The power of top-down language planning: a comparative investigation of three European regions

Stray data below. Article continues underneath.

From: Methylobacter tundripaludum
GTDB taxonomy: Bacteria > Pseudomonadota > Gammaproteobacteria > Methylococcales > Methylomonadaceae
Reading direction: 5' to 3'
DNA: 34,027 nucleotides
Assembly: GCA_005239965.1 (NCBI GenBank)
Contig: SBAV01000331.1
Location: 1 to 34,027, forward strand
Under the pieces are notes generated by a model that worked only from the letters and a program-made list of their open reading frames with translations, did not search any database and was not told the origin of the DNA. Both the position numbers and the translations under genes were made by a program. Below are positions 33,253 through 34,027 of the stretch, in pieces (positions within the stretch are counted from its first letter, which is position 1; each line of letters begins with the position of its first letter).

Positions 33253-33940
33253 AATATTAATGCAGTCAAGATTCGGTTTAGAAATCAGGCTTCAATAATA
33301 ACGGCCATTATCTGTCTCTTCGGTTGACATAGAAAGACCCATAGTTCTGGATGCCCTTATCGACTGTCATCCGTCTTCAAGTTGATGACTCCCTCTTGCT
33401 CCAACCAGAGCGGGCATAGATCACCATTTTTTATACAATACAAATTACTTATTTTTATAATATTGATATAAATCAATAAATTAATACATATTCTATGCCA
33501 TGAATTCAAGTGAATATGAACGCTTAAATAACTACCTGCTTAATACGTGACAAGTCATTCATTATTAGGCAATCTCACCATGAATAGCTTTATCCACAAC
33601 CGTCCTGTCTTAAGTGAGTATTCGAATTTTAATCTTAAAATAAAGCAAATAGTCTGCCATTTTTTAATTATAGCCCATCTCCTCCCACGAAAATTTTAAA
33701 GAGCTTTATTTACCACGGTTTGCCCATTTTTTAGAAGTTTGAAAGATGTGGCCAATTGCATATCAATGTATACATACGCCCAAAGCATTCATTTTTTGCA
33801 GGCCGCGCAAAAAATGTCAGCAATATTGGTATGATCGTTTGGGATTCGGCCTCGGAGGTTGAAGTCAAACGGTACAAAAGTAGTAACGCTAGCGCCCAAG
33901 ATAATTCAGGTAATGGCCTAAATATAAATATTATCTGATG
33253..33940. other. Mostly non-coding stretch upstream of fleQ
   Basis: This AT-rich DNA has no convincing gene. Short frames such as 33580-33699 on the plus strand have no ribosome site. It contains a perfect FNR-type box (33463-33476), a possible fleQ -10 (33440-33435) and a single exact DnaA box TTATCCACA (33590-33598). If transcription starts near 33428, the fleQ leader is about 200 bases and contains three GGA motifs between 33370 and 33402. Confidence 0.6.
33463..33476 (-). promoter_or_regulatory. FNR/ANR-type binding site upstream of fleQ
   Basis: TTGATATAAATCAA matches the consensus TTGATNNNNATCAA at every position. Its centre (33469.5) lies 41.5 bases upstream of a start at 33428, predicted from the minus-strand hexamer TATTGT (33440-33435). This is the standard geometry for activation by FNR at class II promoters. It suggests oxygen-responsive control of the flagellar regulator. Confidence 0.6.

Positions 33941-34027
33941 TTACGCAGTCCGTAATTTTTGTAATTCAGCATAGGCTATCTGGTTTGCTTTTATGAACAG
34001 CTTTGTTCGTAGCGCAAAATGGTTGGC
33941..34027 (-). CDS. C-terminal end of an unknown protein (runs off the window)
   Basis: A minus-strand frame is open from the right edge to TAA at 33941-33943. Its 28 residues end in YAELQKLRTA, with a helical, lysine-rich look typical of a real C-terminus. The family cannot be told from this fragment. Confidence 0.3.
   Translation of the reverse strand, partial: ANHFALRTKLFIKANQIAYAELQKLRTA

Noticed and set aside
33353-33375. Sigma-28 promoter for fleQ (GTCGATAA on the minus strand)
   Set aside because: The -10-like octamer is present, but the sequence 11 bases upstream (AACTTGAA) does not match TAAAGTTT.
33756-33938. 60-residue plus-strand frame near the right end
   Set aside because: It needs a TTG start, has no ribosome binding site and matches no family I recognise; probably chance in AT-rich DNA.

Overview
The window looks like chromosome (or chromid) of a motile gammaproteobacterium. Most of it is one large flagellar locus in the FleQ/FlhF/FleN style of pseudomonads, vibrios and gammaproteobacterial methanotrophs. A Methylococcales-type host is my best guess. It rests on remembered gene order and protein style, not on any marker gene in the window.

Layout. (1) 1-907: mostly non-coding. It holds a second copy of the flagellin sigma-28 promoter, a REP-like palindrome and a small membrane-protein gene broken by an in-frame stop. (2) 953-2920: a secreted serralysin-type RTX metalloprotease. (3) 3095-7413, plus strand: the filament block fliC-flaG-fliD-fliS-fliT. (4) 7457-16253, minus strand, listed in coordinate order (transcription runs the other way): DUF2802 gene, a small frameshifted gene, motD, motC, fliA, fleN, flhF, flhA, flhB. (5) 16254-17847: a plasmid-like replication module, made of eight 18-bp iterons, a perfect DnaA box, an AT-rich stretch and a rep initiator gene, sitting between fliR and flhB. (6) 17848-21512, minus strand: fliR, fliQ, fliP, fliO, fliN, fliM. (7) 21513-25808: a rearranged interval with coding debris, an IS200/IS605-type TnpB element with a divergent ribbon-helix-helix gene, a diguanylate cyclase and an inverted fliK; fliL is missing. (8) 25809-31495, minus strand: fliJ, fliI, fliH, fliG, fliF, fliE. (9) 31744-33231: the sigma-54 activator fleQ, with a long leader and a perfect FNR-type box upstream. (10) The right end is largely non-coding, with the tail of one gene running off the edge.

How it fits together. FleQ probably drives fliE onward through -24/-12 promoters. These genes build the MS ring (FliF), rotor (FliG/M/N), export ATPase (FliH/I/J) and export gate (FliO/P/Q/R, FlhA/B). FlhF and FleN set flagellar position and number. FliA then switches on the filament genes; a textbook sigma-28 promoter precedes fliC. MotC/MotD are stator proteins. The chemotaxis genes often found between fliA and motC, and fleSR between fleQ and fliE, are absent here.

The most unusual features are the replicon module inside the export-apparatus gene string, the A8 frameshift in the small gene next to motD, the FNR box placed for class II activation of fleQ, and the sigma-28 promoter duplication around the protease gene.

The early research in language planning (LP), focusing on state-sponsored LP, has received justified criticism in the past decades: much of the investigation had presupposed a direct influence of LP decisions on language use, oversimplifying the complex notion of power. Much of the research therefore became oriented to micro-level LP, where researchers could first observe and then explain actual changes in linguistic behaviour. In this paper, I will argue that the state-sponsored LP is still a valuable research object and that, at this stage, it would be relevant to apply the comparative perspective. To abandon this state-sponsored LP without a proper comparative body of research would mean to leave the related fields without a clear picture of their scope and power in different countries. In this paper, this is illustrated with a comparison of the three Baltic, three Scandinavian, and four ex-Yugoslavian countries. The results show huge differences in power of state-sponsored LP, leading to the conclusion that more comparative research is necessary to fully grasp its scope and influence.